Context, which will be used to compile kernels and execute plan. See Contexts and streams usage logic entry for details.
stream:
Cuda-specific. An object of class pycuda.driver.Stream, which will be used to schedule plan execution.
queue:
OpenCL-specific. An object of class pyopencl.CommandQueue, which will be used to schedule plan execution.

Plan.execute()

Execute plan for interleaved data arrays. Signature depends on dtype given to constructor:

Interleaved: execute(data_in, data_out=None, inverse=False, batch=1, wait_for_finish=None)

Split: executeSplit(data_in_re, data_in_im, data_out_re=None, data_out_im=None, inverse=False, batch=1, wait_for_finish=None)

data_in or data_in_re, data_in_im:
Input array(s). For Cuda plan PyCuda’s GPUArray or anything that can be cast to memory pointer is supported; for OpenCL Buffer objects are supported.
data_out or data_out_re, data_out_im:
Output array(s). If not defined, the execution will be performed in-place and the results will be stored in data_in or data_in_re, data_in_im.
inverse:
If True, inverse transform will be performed.
batch:
Number of data sets to process. They should be located successively in data_in.
wait_for_finish:
Whether to wait for scheduled FFT kernels to finish. Overrides setting, which was specified during plan creation.
Returns
None if waiting for scheduled kernels; Stream or CommandQueue object otherwise. User is expected to handle this object with care, since it can be reused during the next call to execute().

Contexts and streams usage logic

Plan behavior can differ depending on values of context, stream/queue and wait_for_finish parameters. These differences should, in theory, make the module more convenient to use.

wait_for_finish parameter can be set on three levels. First, there is a default value which depends on context and stream/queue parameters (see details below). It can be overridden by explicitly passing it as an argument to constructor. This setting, in turn, can be overridden by passing wait_for_finish keyword to execute().

Cuda

  1. context and stream are None:
  • Current (at the moment of plan creation) context and device will be used to create kernels.
  • Stream will be created internally and used for each execute() call.
  • Default value of wait_for_finish is True.
  1. stream is not None:
  • context is ignored.
  • stream is remembered and used.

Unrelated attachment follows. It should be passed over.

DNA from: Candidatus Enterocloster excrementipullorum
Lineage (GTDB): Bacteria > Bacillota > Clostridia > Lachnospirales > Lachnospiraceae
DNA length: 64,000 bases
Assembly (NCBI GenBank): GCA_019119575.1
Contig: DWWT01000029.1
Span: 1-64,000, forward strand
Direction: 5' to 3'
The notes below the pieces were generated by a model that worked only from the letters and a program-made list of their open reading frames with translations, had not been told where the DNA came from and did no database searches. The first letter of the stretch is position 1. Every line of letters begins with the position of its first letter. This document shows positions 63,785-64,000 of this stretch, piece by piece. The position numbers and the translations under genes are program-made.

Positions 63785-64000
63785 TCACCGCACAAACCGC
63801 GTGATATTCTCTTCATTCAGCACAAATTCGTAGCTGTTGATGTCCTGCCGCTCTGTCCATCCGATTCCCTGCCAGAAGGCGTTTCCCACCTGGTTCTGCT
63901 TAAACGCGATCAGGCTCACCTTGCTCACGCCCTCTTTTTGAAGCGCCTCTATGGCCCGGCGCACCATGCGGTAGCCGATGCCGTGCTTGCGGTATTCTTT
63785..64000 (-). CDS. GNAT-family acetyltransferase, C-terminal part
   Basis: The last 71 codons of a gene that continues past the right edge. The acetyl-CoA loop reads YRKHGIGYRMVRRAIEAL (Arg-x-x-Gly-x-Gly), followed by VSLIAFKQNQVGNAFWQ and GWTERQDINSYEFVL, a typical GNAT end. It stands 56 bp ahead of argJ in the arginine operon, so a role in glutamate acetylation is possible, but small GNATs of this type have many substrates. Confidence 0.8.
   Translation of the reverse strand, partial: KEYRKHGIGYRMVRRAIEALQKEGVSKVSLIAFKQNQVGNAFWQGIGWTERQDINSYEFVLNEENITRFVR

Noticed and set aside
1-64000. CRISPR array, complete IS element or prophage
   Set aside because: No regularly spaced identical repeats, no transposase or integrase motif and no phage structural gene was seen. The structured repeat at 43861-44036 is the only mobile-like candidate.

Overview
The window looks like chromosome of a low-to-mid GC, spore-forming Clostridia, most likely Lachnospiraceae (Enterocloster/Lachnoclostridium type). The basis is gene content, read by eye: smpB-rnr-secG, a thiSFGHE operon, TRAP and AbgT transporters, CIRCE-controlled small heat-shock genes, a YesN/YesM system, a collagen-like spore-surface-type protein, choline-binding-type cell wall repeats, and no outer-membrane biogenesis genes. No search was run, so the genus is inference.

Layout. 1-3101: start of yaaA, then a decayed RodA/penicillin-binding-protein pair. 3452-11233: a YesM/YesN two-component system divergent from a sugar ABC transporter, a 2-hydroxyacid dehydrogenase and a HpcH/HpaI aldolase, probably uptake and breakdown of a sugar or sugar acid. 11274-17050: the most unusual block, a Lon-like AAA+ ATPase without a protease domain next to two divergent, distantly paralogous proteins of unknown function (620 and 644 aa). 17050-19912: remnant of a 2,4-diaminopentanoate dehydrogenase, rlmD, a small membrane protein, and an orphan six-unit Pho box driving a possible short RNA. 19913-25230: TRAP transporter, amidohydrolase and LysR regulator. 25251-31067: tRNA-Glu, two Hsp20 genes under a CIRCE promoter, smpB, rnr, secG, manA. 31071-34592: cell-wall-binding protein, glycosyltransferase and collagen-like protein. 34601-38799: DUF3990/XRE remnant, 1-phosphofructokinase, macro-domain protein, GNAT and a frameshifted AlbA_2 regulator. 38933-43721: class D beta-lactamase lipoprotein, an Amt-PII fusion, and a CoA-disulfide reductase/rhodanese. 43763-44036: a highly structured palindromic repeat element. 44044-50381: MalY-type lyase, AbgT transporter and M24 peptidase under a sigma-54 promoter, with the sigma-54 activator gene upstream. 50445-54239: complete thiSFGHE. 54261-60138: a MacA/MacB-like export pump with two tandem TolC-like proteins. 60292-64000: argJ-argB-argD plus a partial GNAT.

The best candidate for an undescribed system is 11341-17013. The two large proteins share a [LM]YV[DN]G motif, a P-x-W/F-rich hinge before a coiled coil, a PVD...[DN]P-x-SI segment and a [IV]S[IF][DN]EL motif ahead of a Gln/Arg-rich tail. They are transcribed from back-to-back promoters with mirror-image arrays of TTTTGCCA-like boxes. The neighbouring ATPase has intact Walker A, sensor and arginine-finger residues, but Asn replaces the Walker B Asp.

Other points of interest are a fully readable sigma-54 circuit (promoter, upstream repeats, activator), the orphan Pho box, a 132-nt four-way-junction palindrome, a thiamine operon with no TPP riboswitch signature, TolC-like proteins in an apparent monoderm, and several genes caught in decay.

• execute() will assume that context, corresponding to given stream is active at the time of the call.
  • Default value of wait_for_finish is False.
  1. context is not None:
  • execute() will assume that context, corresponding to given one is active at the time of the call.
  • New Stream is created each time execute() is called and destroyed if wait_for_finish finally evaluates to True.
  • Default value of wait_for_finish is True.

OpenCL

  1. context and stream are None:
  • Context will be created using pyopencl.create_some_context(), and its default device will be used to compile and execute kernels.
  • CommandQueue will be created internally and used for each execute() call.
  • Default value of wait_for_finish is True.
  1. queue is not None:
  • queue is remembered and used.
  • Target context and device are obtained from queue.
  • Default value of wait_for_finish is False.
  1. context is not None:
  • context is remembered.
  • New CommandQueue will be created on remembered context’s default device each time execute() is called and destroyed if wait_for_finish finally evaluates to False.
  • Default value of wait_for_finish is True.

Performance

Here is the comparison to PyCuda CUFFT wrapper. Results were obtained on Mac OS 10.6.2, Python 2.6, Cuda 2.3, PyCuda 0.94, GF9400.

Problem size / GFLOPS CUFFT pycudafft
[16, 1, 1], batch 131072 1.06 4.50
[1024, 1, 1], batch 2048 9.32 7.54
[8192, 1, 1], batch 256 9.27 6.24
[16, 16, 1], batch 8192 0.81 6.22
[128, 128, 1], batch 128 8.58 7.81
[1024, 1024, 1], batch 2 7.71 6.72
[16, 16, 16], batch 512 0.85 6.93
[32, 32, 128], batch 16 2.60 7.46
[128, 128, 128], batch 1 6.37 7.60
 
File Type Py Version Uploaded on Size
pyfft-0.3.1.tar.gz (md5) Source 2010-03-25 24KB